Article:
Seven salutary woes, in Matthew 23:1-36, reduced Jesus to warning and weeping (23:37-39) as he approached the Holy City for His final moments of earthly ministry.
We could spend several days expounding these statements which shook the Jewish religious establishment. Perhaps Gentiles too can pick up a few crumbs of warning to make us weep over the state of our own sinful flesh as we cry for purer hearts.
Seven Shocking Statements
To sum up these shocks, let’s ask a question: ‘What, in a nutshell, are the sins unmasked by the Savior that lurk in the nature of every adamic sinner (reduced to six points)?’
- Pride – love of self-ease, self-adulation and self-exaltation when praised as the straight-talking, gun-slinging, hard-hitting teacher of others when we refuse the same lessons and go easy on our own flesh (23:1-12).
- Zeal – false addiction to tradition blinds us to our own plight, leads others into a ditch, and spreads its cancer far and wide (23:13-15).
- Lies – covenants are our catchphrase but our oaths obfuscate on obedience: If our word is not our bond, and our vow is not made good, we show our ignorance of the God of truth in whose name we swear (23:16-22).
- Bribes – wads of petty cash or cool, huge, i-phone bank transfers are turned into a ruse for not doing some significant good (23:23-24).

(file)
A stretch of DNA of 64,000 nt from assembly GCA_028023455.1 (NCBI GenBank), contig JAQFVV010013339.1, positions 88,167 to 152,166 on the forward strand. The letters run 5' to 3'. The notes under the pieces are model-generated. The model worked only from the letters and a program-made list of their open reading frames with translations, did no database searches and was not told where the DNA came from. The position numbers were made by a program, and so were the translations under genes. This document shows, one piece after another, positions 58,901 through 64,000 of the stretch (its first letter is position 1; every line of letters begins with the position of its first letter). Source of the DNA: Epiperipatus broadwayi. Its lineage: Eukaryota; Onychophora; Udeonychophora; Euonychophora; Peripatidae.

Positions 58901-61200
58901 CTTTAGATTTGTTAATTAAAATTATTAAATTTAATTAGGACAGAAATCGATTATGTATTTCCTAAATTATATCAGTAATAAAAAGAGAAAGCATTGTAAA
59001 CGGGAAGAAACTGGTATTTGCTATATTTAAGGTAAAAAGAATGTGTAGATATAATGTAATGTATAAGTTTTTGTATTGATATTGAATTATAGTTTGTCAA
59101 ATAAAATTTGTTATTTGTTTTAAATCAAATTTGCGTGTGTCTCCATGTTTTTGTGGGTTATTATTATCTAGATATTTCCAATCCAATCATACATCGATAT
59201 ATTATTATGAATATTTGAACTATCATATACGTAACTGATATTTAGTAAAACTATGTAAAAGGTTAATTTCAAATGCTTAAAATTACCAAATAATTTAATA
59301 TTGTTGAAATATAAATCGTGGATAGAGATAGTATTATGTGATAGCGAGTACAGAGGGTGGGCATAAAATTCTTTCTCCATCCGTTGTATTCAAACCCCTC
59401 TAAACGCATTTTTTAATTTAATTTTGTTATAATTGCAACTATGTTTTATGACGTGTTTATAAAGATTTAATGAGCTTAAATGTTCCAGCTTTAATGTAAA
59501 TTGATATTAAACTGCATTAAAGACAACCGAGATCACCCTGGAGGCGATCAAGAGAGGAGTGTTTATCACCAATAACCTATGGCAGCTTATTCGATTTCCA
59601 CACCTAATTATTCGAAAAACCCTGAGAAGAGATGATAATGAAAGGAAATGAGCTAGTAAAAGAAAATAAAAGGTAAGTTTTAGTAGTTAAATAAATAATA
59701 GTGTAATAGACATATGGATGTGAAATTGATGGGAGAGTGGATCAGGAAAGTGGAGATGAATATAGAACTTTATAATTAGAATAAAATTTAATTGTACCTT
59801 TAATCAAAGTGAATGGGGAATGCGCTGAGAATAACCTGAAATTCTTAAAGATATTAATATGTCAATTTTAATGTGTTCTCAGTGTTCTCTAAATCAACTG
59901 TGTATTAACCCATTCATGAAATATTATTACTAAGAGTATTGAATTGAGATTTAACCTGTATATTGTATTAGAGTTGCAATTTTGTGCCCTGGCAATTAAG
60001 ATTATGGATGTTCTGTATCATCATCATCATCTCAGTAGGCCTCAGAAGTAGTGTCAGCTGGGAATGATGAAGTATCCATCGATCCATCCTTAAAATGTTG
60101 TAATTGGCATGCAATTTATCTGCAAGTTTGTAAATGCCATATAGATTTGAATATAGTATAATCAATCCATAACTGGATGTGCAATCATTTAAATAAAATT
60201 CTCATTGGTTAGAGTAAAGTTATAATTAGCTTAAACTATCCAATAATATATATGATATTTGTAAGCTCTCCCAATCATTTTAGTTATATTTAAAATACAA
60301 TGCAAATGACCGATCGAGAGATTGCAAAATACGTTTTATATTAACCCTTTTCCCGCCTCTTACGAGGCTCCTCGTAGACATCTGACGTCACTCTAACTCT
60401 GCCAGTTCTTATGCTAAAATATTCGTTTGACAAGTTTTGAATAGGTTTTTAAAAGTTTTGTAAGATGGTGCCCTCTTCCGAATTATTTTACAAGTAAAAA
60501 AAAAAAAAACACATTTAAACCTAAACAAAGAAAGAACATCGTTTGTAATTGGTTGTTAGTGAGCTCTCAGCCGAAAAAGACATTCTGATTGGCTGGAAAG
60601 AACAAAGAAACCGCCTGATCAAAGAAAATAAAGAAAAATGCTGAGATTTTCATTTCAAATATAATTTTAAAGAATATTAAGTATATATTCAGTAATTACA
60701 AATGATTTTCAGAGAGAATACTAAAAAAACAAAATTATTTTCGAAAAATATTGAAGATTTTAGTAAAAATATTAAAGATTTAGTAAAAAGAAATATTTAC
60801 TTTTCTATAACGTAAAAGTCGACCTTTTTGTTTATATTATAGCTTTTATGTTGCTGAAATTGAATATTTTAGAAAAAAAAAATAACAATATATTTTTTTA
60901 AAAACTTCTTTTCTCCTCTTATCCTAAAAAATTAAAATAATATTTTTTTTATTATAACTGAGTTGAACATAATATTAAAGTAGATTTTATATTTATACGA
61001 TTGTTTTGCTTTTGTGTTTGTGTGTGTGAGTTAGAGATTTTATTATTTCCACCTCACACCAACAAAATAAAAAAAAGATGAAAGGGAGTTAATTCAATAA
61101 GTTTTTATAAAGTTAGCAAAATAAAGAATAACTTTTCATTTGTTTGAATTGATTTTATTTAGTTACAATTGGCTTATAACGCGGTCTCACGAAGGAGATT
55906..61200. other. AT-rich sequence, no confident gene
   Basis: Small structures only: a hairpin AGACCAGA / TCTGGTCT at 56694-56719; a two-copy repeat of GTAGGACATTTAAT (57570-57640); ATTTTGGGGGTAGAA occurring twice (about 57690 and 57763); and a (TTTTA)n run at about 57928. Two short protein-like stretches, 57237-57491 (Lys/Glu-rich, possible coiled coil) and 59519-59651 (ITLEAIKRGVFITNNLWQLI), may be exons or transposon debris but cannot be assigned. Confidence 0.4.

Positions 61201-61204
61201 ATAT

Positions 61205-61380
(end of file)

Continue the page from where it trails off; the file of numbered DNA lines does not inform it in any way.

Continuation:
- Filth – style and suits are employed to conceal inward dirt, while sanctimonious skins of psalm-singing are used to plaster over cracks of hidden, hedonistic, hellish, hankerings in our hearts (23:25-28).
- Hate – fists, rants, spite and spit are launched against the truth or against shepherd-hearted friends who are brave and kind enough to correct us or call us back in line (23:29-36).
Right Repentant Reaction
I’m sure you can all think of better headings for these warnings, but don’t let my clumsiness result in your heedlessness—every man alive tends to (and should weep over) such Pharisaic traits.
This is our old man! This is our fallen, false, Pharisaic, flesh! This is the ‘Old Adam,’ who by grace, through faith in the Last Adam (our Lord Jesus Christ—crucified and raised for us), we are called to put to death.
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Source: Church Leaders